This difference in dopamine availability is potentially important in how behavior and emotional reactivity is regulated in these groups, and these genetic differences may well signal vulnerability to early stressful experiences.  So, we examined the cortisol response to emotional stress in the lab in our adversity and genotype groups.  We found that persons exposed to greater amounts of early adversity had increasingly diminished cortisol responses to psychological stressors like public speaking and performing mental arithmetic.  This impact of adversity on blunted stress reactivity was only true for persons inheriting one or two copies of the Met variant of COMT.

Simply put, persons with slow breakdown of dopamine in the brain are sensitive to environmental influences.  This sensitivity was reflected in their diminished stress reactions in relation to early maltreatment.  In contrast, the Val/Val carriers appeared to be resistant to their early environment.

This caught our attention because increasing amounts of research are showing that diminished physiological stress reactivity is a signal of risk for addictions.

We then looked at how young our people were when they took their first drink of alcohol and how much recreational drug experimentation they had done.  What we found was that Met-allele carriers exposed to early life adversity started drinking the earliest (under age 15) and experimented with more drugs (2 or more drugs) than any of the other groups.  These are both significant signals of future risk for addiction.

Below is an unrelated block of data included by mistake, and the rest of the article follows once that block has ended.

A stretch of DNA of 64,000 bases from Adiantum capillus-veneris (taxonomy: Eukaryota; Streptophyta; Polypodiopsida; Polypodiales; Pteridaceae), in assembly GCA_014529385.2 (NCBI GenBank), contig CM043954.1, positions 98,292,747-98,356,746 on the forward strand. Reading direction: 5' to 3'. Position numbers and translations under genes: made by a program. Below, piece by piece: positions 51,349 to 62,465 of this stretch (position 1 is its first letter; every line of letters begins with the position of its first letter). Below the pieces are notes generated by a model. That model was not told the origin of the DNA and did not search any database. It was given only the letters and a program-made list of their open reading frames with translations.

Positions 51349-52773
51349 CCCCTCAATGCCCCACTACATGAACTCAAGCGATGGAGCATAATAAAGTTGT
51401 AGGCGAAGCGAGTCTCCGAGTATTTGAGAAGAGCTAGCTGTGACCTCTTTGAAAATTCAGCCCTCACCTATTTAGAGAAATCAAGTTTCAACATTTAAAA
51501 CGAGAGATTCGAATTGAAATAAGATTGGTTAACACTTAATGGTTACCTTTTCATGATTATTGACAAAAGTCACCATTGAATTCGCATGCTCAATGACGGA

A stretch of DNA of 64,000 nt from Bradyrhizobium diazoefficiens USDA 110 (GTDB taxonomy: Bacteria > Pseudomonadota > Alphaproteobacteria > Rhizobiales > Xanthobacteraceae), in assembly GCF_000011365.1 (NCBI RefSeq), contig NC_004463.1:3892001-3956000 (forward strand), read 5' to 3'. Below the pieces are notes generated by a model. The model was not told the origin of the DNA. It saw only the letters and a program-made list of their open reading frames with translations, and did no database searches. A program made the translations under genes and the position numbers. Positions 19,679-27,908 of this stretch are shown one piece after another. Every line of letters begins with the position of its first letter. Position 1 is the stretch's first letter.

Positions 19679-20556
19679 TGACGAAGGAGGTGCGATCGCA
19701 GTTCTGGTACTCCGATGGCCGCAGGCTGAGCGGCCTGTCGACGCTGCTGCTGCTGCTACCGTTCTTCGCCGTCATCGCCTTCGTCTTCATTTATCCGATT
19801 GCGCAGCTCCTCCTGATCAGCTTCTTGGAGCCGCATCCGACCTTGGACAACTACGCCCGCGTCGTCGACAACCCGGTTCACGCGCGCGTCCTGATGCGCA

So, we seem to have identified a genetic vulnerability to early life stress that contributes to risky drinking and drug use in adolescence.

MedicalResearch.com: What should readers take away from your report?

Response: The two most important things are to repeat this work with a different population and to probe more deeply into the nature of the stressors these persons may have experienced in their lives.  Ultimately, this work may help us understand the process of addictions to alcohol and drugs.

 MedicalResearch.com: What recommendations do you have for future research as a result of this work? 

Response: This work would not be possible without the extensive support of the National Institutes of Health (NIAAA, grant no. AA12207) and the Department of Veterans Affairs where my lab is located.  I also thank my co-principal investigator, Dr. Ashley Acheson at the University of Arkansas for Medical Sciences, and co-investigator, Dr. David Goldman at NIAAA for their generous collaboration in doing this work.


Lovallo, W.R., Cohoon, A.J., Sorocco, K.H., Vincent, A.S., Acheson, A., Hodgkinson, C.A., Goldman, D.  (2019). Early life adversity and stress reactivity as predictors of alcohol and drug use in COMT (rs4680) Val158Met genotypes.  Alcoholism Clinical and Experimental Research, 43, 1519-1527



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Last Updated on August 20, 2019 by Marie Benz MD FAAD